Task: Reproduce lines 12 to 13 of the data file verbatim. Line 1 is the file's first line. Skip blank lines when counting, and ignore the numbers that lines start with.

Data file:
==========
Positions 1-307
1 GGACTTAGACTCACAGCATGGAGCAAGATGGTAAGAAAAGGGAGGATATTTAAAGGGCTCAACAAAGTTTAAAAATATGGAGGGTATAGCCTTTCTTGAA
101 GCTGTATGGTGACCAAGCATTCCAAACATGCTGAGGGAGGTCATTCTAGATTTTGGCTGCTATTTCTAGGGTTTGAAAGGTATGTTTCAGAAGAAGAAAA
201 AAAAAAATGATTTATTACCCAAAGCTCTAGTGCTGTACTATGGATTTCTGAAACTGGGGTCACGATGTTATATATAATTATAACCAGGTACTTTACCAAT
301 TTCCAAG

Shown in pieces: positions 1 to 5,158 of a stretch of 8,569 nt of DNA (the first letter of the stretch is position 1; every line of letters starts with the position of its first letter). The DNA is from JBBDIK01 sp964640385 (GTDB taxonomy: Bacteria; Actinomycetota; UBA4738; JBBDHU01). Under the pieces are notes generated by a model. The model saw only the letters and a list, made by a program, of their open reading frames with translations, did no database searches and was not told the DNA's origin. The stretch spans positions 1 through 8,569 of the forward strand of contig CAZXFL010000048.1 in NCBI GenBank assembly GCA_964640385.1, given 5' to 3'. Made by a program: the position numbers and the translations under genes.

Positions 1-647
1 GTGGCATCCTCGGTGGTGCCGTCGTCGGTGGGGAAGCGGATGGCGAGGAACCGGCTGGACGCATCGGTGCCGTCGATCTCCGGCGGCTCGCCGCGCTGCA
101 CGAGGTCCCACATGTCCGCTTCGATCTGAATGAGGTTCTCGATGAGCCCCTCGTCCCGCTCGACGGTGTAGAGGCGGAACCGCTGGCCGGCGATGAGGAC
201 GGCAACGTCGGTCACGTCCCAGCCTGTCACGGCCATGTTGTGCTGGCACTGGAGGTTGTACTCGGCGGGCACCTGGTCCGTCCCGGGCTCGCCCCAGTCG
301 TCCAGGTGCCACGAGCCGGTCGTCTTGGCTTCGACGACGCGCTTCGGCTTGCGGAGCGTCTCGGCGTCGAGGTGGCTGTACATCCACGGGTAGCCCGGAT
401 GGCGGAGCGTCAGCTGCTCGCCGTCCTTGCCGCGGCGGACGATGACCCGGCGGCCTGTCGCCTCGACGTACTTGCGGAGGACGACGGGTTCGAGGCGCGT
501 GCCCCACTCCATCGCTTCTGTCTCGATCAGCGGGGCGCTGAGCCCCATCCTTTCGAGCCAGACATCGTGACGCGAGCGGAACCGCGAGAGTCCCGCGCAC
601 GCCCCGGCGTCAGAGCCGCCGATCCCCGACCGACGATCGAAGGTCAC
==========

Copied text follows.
401 GGCGGAGCGTCAGCTGCTCGCCGTCCTTGCCGCGGCGGACGATGACCCGGCGGCCTGTCGCCTCGACGTACTTGCGGAGGACGACGGGTTCGAGGCGCGT
501 GCCCCACTCCATCGCTTCTGTCTCGATCAGCGGGGCGCTGAGCCCCATCCTTTCGAGCCAGACATCGTGACGCGAGCGGAACCGCGAGAGTCCCGCGCAC